In the months leading up to its release, Bradley Rust Gray’s Jack and Diane has been marketed as a romance with a twist, a “teenage lesbian werewolf love story” about two 17-year-old girls who share a summer of love so tempestuous that they begin to undergo inexplicable, violent physical changes. It’s an intriguing premise, one that capitalizes on the recent wave of horror romances like the Twilight saga, but for those expecting traditional horror with a little edge, the film could prove to be a surprise—or a letdown.
Diane (Juno Temple), a quirky British teen on holiday in Manhattan with her aunt, is a hastily drawn sketch of unruly blond hair, DayGlo vintage frocks, and perpetual wide-eyed wonder who forms a heavy-handed contrast to Jack (an unrecognizable Riley Keough), a tough, skateboarding tomboy. The girls meet when Diane gets lost in the city, and form an instantaneous connection; after a night of passionate kissing, they’re already making plans for the future. But when Jack learns that Diane will leave in a week, miscommunication and angst quickly begin to pull them apart. This, presumably, is where the horror should begin. It doesn’t.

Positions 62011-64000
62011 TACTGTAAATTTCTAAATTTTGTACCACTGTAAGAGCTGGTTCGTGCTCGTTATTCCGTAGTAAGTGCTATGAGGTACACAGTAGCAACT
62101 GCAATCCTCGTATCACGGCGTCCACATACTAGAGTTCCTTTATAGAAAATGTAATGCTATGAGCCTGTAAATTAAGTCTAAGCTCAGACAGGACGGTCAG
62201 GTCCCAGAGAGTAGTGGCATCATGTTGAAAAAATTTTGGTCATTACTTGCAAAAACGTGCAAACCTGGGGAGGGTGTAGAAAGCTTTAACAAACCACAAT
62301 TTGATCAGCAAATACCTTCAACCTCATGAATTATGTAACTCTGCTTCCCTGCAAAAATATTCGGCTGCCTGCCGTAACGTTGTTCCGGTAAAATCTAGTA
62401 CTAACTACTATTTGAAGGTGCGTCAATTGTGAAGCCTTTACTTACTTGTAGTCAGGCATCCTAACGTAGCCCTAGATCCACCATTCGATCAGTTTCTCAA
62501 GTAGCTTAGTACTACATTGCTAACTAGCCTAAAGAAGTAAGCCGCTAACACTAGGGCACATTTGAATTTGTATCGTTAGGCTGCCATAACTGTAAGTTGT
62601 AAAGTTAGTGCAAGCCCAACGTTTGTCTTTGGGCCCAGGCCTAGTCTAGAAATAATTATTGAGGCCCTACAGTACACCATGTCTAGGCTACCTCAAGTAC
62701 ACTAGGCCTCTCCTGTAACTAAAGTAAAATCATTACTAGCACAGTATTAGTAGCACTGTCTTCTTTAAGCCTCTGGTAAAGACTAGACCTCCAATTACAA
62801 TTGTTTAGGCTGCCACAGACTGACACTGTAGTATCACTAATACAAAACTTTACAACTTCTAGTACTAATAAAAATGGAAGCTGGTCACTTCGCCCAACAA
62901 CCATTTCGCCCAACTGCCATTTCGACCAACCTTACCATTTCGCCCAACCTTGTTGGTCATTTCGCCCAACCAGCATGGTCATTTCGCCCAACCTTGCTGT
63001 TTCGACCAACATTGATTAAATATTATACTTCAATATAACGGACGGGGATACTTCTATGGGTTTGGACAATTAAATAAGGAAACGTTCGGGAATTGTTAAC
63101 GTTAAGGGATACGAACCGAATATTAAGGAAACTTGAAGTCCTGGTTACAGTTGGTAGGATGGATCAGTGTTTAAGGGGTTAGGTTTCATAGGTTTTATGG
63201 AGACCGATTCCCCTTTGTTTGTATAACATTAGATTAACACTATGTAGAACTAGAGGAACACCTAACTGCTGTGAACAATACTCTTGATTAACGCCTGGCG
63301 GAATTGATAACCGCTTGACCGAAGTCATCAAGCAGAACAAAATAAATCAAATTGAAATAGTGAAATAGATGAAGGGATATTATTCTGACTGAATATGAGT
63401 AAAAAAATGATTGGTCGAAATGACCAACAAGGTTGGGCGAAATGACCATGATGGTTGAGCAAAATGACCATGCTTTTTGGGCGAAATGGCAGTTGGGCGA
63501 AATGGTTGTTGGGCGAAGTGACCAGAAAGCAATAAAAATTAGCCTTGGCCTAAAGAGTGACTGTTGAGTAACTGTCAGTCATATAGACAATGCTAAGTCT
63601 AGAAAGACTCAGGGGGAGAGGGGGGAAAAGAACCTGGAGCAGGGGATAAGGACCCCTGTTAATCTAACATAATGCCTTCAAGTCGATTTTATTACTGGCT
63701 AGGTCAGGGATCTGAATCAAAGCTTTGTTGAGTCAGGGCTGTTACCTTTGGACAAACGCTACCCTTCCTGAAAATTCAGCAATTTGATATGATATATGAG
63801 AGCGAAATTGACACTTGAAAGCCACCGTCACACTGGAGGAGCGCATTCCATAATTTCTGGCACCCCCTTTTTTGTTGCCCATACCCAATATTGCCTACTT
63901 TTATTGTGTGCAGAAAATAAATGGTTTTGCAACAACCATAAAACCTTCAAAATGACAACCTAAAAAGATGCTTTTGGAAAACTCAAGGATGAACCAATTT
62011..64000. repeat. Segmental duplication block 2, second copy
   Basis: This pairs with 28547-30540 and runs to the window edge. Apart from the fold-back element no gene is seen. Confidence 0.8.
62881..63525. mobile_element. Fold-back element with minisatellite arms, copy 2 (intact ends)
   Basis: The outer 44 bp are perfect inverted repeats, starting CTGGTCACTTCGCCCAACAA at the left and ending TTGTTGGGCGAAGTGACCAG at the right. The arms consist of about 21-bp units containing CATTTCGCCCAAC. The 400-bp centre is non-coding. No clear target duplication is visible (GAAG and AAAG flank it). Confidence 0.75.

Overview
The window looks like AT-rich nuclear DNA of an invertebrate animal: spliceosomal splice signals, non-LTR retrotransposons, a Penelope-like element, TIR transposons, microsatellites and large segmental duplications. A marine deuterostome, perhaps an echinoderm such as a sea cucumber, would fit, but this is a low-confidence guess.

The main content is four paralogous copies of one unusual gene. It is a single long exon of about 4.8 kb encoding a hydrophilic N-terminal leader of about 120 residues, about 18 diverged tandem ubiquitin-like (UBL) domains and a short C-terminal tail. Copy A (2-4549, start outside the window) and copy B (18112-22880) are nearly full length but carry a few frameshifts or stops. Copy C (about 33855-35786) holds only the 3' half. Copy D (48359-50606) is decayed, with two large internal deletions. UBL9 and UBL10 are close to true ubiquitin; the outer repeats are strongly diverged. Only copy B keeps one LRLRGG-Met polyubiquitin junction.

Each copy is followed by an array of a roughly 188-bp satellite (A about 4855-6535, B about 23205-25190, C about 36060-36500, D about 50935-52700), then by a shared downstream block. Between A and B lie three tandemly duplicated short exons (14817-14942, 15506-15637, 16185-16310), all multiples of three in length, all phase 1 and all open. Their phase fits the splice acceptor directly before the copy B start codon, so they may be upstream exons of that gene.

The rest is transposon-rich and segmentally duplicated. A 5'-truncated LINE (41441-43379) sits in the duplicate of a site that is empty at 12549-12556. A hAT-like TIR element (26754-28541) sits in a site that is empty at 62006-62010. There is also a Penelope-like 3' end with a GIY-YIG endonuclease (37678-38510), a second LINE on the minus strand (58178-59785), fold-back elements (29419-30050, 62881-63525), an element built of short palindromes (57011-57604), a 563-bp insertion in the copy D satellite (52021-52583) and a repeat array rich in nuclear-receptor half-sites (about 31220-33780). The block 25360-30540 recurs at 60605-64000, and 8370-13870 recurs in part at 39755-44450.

According to Gray, the impetus behind the film’s making was a desire to visualize “what love really feels like when you first experience it.” The story’s werewolf angle, then, is a metaphorical device. Beautifully rendered stop-motion sequences by the Quay brothers are intercut throughout the narrative, representing the inner workings of Jack and Diane’s bodies as they navigate their budding romance. Whimsical looking organs, like something out of an ‘80s children’s television program, are shown contorting, shifting, ripping apart inside of them. These brief sequences are fascinating and visually arresting, though they aren’t the least bit frightening.
The stop-motion is meant to show us that these girls are so in love that they’re turning into monsters, but because the werewolf elements of the story are never explicitly addressed (neither Jack nor Diane seem aware of their transformations, which play out as dream sequences), their effect is confounding. A movie about lesbian teens where confusion over their sexual orientation isn’t on anyone’s mind is refreshing, but Jack and Diane’s love story is about as illuminating as the story’s cryptic reliance on metaphor. Throughout, Jack and Diane get into minor tiffs which are resolved quickly with mumbles and nods and shy side-long glances (as they barely talk to each other, one wonders why they’re even drawn to one another). Lines like, “I want to unzip my body and put you inside,” while earnestly delivered, are more cringe-inducing than endearing. And scenes of the pair staring longingly into each other’s eyes go on for so long that they become devoid of meaning, not unlike the film’s alchemical fusion of genres.